‘Abbey…’ Ryan looked down into her troubled eyes. ‘Hell, sweetheart…’ He lifted a hand from her waist and gestured around him. ‘You can’t live like this for the rest of your life. In debt, and up to your ears in work.’
‘No. But I can’t live like you want me to either,’ she said sadly. ‘In wealth and up to my ears in idleness.’
‘Abbey, I want to look after you.’
‘Yeah, well, I’m not ten years old now, Ryan Henry,’ she snapped, and suddenly hauled herself back from him. He was being obtuse here. Thick! ‘I’m twenty-eight years old and I’m a doctor and… I know it sounds pious, Ryan, but here people need me. Jack needs me. Janet and Sam need me. Sapphire Cove needs me. I’m not going to walk away. And I think… ’
She took a deep breath and desolation welled up all around her. ‘I think Jack needs to grow up here. His grandma’s here. There are people here who loved his daddy. If I took him away it’d be like cutting him off from his father’s memory for ever. And I can’t do that.’
‘Please, Ryan…’ Her voice was desolate. ‘Don’t. All I want to do is come with you.’ She looked up at him, her eyes bright with tears. ‘I love you, Ryan Henry,’ she admitted. ‘I want you more than anything in the world. But… but, Ryan, I’ve only just found my turtle. I have to stay.’
He did lunge then. The sight of her… small and defenceless and desolate, standing there in her bare feet on floorboards that threatened to rot away underneath her. To leave her…
Before she could protest he gathered her into his arms and he held her close, moulding her body to his. He kissed the top of her head and she buried her face in his chest to stop him kissing her anywhere else.
‘Ryan, don’t… Please… ’
‘Abbey, I must. This is nonsense. We can take Janet with us. You’ll have Janet and Jack. And we’ll come back. I promise. We’ll return for a month every year so Jack can learn to love this place and I can spend time with my father.’
Ryan’s hands caressed the small of her back and he pressed her to him with such tenderness that Abbey almost said yes.
It would be so easy. All her problems solved by uttering one word.
She couldn’t say it.
She stood with her face pressed against the soft fabric of Ryan’s shirt and she felt his heart beating against hers. This was her home. This was right.
But nothing else was.
New York. Housekeepers. Luxury.
The little hospital here would close without a permanent doctor. Sam would break his heart. Janet would refuse to come and would be alone.
And Jack would have to wear shoes and not play in mud, and when he grew up a little he wouldn’t be able to search for turtles.
In a little while the turtles, buried safe under the sand, would hatch and make their way down to the sea. Abbey knew that the whole town would turn out to watch. She’d take Jack to see and then, maybe then, the hard work and the poverty would be paid for.
Ryan said he earned more in a week than she did in a year. Maybe. But her payment was something you couldn’t measure in dollars.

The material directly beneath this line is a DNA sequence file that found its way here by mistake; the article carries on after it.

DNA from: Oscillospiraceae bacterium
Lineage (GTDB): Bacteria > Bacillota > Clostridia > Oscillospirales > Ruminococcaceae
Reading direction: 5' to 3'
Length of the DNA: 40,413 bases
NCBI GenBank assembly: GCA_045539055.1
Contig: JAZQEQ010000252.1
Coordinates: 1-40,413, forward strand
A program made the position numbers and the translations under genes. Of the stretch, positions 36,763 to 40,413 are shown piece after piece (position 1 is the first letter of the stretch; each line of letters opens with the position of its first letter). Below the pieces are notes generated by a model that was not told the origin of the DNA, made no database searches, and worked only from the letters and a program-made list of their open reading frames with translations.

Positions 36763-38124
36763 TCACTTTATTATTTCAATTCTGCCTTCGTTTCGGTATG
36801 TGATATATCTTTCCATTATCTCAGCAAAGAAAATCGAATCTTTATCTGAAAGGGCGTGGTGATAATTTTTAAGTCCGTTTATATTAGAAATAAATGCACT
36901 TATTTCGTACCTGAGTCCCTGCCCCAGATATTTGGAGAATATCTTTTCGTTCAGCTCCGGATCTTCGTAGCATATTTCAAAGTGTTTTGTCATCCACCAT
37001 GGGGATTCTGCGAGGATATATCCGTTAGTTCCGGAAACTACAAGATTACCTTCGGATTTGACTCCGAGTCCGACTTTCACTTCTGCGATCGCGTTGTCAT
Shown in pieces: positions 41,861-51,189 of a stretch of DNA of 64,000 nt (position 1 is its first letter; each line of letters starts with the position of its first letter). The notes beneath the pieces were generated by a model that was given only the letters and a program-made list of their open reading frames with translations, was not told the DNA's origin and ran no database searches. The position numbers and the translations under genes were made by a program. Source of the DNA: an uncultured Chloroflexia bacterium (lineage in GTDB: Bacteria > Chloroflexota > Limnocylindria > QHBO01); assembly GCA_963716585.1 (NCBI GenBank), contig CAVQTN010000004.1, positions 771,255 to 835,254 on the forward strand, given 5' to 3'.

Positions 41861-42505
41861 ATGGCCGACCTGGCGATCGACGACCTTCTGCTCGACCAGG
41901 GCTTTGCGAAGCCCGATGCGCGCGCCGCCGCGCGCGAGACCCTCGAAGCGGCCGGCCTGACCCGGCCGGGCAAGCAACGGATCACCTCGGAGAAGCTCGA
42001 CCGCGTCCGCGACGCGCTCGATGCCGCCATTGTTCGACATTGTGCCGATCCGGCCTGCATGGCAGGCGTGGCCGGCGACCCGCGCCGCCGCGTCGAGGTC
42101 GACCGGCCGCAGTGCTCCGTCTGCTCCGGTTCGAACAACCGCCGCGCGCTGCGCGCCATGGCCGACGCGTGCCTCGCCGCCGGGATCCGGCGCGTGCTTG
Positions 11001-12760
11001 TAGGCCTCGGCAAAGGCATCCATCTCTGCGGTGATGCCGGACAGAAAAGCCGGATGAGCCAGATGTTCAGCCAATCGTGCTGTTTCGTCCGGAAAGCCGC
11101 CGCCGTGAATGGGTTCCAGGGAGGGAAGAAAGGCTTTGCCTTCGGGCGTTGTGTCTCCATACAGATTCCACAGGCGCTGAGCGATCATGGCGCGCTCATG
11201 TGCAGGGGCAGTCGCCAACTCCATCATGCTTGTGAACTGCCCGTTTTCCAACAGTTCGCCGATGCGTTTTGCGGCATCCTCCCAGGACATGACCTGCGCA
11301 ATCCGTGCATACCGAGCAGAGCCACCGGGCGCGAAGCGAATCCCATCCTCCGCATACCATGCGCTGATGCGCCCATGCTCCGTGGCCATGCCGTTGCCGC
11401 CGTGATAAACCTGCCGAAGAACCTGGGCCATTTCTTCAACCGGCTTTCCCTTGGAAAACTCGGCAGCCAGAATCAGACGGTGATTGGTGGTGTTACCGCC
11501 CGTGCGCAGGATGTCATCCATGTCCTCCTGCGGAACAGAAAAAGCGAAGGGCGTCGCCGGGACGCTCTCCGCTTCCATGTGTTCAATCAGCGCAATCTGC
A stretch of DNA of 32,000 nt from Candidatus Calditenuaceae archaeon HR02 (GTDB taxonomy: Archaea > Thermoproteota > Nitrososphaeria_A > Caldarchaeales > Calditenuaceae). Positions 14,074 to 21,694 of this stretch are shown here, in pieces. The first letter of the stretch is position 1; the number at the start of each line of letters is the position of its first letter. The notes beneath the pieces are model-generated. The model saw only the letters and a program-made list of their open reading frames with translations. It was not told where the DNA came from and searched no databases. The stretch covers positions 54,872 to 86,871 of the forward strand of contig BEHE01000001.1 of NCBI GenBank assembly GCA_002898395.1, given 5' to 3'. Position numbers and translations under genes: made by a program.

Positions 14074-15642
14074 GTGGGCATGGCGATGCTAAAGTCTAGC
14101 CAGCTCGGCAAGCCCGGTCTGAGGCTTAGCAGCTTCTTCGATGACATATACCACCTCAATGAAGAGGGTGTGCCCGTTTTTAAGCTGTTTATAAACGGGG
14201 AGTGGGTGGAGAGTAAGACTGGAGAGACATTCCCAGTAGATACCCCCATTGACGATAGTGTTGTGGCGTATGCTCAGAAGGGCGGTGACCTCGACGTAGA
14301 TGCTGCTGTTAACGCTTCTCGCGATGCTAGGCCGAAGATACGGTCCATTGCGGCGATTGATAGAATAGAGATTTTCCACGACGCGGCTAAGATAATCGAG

Living in Sapphire Cove was a heritage for her son. Living here was companionship for Sam’s and Janet’s old age.
And it was turtles.
‘I can’t marry you, Ryan Henry,’ Abbey said sadly, and her voice was so muffled against his chest that he had to bend his head to hear. ‘I can’t marry you because you don’t have turtles in New York.’
And it was a measure of Ryan’s love for her that he knew exactly what she meant
And he knew he couldn’t make her change her mind.
‘YOU love him.’
Janet was standing beside her bed, leaning heavily on her walking-frame. A week post-op, she was recovering brilliantly. Janet thought rehabilitation hospitals were for wimps-definitely not for the likes of Janet Wittner-so rehabilitation had to come to her. Ryan had organised a walking race-two waist-high bars about five yards long and a couple of feet apart-to be installed in the hospital corridor for her to practise her walking.
Abbey intended to supervise her practice. Now Janet took three halting steps towards her race, supported with her walking frame, and then she paused and turned back to where Abbey was standing by her bed.
Janet’s eyes were troubled.
‘Don’t think I can’t see what’s eating you, girl,’ she said gently. ‘Every day you’ve been coming here the shadows under your eyes have been growing. With that nice Dr Pryor helping out at the hospital and Ryan Henry putting his oar in as well, you’re more rested than you’ve been for years. But still the shadows… ’
‘I’ve been worried about you,’ Abbey told her, a touch of defiance in her voice, and Janet snorted.
‘Pull the other leg, Abbey. The new hip your Ryan’s given me is working almost as well as the old one already. In a couple of weeks I’ll be as good as new. Better.’ And then Janet frowned. ‘You’re not worried about me in other ways, I hope? You’re not worried about me being on my own if you marry your Ryan?’
Abbey winced. ‘Janet, that’s crazy. He’s not… he’s not my Ryan.’
‘No? That fiancée of his has left him to go back to America. He doesn’t seem to be pining one bit, and the way he looks at you… Abbey, has he asked you to marry him?’
And, at the look on Abbey’s face, Janet’s frown deepened.
‘He has,’ she announced softly in a voice of discovery. ‘And you’ve told him no. I can see it in your face. Abbey, for heaven’s sake, why did you say no? It’s almost two years since John died. If I, as John’s mother, think it’s time you got a new life for yourself then surely you should too.’ Her eyes perused Abbey’s face with care. ‘Abbey, you love Ryan Henry,’ she said slowly. ‘You love him. So why refuse to marry him?’
Abbey shook her head, but Janet’s eyes didn’t leave her face. She stood, waiting for an answer, and Abbey had to find one.